As time marches on, Philadelphia's The Wonder Years distance themselves further and further from their black and white pop punk beginnings, growing and maturing as individuals alongside their career. With the release of their sixth full-length album, longtime fans will appreciate the lyrical subversion of Dan Campbell normally writing about the purgatorial nature of their northwestern Philadelphia suburbs, as Sister Cities instead showcases The Wonder Years projecting themselves outward to all aspects and locations of a relentless touring lifestyle.
Campbell's vocals soar on the chorus of 'Raining In Kyoto', his voice showing just enough restraint on the tenacious opener so that when it comes time for a reprise later in the track the impact is all the more greater. Moreover, the title track is an ultimately satisfying burst of energy that captains some of Campbell's more vulnerable lyrics with confidence.
Perhaps one the biggest things to appreciate about Campbell's lyrical growth is that he never stops writing about what is relevant to him. Such, all throughout Sister Cities you'll be fed classic lines about growing up, embracing adulthood and falling out of love, but also an unshakeable thoroughfare about simply dealing with life. We all share in experiencing the day to day struggle and it's refreshing to see such lyrical honesty about how we go about this at such a basic level.
There were numbers on No Closer To Heaven that played a bit more with melody, namely tracks like 'Cigarettes & Saints' as well as the eponymous closer helped curb some of the raw aggression already built up and in doing so ended up being some of the album's highlights. In this regard, Sister Cities follows in a close suit to its predecessor; 'Flowers Where Your Face Should Be' is a bittersweet ode to the separation Campbell feels from his wife on tour and 'When The Blue Finally Came' is a neat little anecdote about cliff jumping into the ocean and the release of anxiety as one makes the decision to perform something that fills them with dread.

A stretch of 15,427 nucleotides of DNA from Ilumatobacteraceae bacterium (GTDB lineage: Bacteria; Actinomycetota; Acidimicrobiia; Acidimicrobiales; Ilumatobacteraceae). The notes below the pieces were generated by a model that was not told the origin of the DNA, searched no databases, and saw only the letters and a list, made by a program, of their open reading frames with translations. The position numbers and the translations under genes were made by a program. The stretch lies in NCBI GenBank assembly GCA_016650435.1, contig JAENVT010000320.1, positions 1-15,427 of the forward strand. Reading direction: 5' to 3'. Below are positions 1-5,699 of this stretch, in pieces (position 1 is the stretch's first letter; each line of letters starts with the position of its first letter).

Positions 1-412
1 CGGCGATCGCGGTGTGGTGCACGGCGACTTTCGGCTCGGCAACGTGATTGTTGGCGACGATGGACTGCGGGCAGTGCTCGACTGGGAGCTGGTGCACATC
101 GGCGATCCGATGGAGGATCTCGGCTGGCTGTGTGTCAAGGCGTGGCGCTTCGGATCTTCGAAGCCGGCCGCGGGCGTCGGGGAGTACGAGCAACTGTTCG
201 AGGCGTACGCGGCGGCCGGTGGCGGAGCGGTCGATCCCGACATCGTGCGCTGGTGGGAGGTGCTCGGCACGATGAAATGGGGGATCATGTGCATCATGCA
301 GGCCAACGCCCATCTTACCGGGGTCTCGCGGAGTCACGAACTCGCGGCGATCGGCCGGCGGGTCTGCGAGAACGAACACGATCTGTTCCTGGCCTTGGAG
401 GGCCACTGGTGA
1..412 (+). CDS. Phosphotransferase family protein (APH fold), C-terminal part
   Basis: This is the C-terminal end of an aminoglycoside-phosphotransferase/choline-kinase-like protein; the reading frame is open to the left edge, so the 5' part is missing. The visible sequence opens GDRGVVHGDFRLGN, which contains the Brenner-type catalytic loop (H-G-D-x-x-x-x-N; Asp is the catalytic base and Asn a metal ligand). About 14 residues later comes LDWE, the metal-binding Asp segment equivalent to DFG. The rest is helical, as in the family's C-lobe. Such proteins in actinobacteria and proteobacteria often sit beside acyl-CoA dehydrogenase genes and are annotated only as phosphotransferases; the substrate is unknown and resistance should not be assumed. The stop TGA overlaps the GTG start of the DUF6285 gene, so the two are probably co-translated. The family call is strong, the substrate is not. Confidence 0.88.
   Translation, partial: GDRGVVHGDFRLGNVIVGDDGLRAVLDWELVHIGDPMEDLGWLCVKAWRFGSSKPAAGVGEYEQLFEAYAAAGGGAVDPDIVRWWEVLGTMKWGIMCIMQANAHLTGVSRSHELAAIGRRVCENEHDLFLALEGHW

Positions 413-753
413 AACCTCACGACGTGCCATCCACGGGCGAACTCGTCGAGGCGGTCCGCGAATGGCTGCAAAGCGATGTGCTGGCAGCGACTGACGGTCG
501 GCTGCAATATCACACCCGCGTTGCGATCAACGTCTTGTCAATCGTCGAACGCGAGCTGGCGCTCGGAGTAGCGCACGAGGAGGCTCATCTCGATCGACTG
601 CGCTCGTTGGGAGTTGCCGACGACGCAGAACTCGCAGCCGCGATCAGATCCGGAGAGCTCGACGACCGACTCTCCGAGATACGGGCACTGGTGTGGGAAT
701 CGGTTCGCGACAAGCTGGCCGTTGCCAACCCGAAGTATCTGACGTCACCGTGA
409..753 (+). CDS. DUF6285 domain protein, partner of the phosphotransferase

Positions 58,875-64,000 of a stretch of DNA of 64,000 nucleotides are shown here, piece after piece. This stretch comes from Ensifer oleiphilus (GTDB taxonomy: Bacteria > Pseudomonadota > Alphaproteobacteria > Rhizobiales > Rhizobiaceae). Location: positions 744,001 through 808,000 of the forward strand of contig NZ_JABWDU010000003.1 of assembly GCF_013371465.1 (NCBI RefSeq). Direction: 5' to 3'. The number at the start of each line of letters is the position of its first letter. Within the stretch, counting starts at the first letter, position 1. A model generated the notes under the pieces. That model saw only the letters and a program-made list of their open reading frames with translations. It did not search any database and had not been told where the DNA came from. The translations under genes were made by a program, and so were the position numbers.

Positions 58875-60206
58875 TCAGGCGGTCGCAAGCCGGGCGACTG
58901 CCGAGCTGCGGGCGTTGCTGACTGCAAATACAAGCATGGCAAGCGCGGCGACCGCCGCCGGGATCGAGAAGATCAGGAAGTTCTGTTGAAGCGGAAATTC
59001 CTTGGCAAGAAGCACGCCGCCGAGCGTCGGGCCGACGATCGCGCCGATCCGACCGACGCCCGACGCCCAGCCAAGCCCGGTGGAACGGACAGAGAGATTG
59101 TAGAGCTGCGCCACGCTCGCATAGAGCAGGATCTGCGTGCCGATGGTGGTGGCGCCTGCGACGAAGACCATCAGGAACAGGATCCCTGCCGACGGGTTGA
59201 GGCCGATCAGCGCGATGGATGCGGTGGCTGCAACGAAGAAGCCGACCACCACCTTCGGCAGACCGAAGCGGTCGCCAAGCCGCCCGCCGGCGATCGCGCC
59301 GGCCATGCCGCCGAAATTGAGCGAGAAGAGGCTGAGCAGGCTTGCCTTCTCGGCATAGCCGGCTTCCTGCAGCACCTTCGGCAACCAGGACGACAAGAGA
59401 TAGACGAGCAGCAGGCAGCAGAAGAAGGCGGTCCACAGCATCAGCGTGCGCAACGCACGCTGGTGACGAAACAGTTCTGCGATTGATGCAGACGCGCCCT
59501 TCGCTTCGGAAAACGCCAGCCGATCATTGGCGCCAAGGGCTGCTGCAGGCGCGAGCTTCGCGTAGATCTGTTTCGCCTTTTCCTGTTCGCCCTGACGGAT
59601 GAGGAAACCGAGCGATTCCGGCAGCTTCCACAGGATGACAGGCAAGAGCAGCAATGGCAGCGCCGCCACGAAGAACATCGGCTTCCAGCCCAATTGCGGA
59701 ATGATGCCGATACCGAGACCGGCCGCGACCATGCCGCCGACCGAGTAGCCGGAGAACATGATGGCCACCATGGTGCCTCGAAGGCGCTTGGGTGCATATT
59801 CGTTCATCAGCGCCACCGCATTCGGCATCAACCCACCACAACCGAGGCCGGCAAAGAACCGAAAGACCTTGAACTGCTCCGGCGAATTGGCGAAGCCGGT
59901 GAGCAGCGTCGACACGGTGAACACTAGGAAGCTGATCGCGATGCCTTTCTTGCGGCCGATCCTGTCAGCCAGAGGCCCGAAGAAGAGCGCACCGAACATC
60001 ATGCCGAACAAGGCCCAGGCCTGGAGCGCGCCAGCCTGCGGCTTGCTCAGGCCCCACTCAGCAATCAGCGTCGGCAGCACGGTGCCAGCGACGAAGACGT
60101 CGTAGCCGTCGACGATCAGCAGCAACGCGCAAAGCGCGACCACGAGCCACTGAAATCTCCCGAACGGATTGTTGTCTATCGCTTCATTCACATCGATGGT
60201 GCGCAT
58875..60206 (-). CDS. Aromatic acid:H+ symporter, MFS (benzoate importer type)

Perhaps the album reaches its pinnacle during the mammoth closer of 'The Ocean Grew Hands To Hold Me'; an exercise in restraint, basking in its expanse right before sweeping guitar melodies close out the album's tail end across its climactic second-half.
Ultimately, Sister Cities isn't referencing the chemistry between Campbell's hometown and that of his ideal romanticized neighbourhood, it's an all-encompassing dialogue built on experience about the places seen while on tour, being separated from others by the same seemingly infinite ocean as well as acknowledging the magic that certain cultural and human exchanges can transcend borders and language.
Dre’s Top Three:
- Raining In Kyoto
- The Ghosts Of Right Now
- The Ocean Grew Hands To Hold Me
Hey. There's still a few pre-order bundles left for Sister Cities. You won't want to miss out on this one!